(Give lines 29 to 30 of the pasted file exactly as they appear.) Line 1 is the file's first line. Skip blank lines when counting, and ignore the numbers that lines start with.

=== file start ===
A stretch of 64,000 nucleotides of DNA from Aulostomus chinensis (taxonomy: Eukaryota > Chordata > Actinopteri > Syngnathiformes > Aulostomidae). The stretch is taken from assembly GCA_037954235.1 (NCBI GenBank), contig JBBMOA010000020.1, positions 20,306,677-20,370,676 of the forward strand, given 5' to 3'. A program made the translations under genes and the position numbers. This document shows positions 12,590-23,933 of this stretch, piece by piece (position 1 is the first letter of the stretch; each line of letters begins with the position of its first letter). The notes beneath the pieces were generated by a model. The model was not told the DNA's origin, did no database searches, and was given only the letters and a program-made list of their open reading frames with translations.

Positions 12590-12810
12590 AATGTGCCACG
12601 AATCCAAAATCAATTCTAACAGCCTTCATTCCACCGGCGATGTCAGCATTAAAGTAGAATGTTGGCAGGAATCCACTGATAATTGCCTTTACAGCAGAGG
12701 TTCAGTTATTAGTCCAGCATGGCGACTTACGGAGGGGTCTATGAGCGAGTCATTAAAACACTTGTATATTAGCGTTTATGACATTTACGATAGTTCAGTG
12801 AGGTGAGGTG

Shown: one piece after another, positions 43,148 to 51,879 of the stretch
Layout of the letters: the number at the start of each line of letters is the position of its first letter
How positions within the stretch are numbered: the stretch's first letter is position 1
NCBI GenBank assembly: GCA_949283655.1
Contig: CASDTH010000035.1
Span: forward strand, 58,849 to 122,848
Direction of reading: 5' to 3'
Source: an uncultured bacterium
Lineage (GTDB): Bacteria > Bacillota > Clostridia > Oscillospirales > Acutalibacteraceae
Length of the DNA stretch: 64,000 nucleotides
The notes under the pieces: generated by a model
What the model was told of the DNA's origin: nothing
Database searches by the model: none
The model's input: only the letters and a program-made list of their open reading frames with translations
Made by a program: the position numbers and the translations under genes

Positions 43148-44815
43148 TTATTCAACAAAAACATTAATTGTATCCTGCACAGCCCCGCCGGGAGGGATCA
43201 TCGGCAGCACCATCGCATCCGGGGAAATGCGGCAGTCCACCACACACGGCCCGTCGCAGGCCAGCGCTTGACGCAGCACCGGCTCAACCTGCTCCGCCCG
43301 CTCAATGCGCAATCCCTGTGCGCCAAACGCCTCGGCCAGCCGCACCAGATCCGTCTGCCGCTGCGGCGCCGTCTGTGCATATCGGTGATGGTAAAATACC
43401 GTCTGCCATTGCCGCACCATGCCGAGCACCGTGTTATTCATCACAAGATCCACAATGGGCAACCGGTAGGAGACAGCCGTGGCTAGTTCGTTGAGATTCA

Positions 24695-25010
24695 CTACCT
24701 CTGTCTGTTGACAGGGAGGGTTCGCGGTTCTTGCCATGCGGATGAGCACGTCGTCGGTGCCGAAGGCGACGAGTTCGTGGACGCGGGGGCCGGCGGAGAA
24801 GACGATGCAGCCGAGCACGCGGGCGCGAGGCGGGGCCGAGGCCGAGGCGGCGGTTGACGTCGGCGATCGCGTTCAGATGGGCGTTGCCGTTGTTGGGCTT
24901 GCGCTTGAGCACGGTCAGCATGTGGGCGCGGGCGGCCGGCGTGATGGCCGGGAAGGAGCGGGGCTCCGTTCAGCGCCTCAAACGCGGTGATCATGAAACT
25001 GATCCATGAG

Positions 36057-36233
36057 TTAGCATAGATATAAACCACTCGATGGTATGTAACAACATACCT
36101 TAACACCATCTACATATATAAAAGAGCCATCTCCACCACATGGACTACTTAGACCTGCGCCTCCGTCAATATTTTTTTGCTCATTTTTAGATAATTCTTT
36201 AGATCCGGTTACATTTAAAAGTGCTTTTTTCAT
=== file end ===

24701 CTGTCTGTTGACAGGGAGGGTTCGCGGTTCTTGCCATGCGGATGAGCACGTCGTCGGTGCCGAAGGCGACGAGTTCGTGGACGCGGGGGCCGGCGGAGAA
24801 GACGATGCAGCCGAGCACGCGGGCGCGAGGCGGGGCCGAGGCCGAGGCGGCGGTTGACGTCGGCGATCGCGTTCAGATGGGCGTTGCCGTTGTTGGGCTT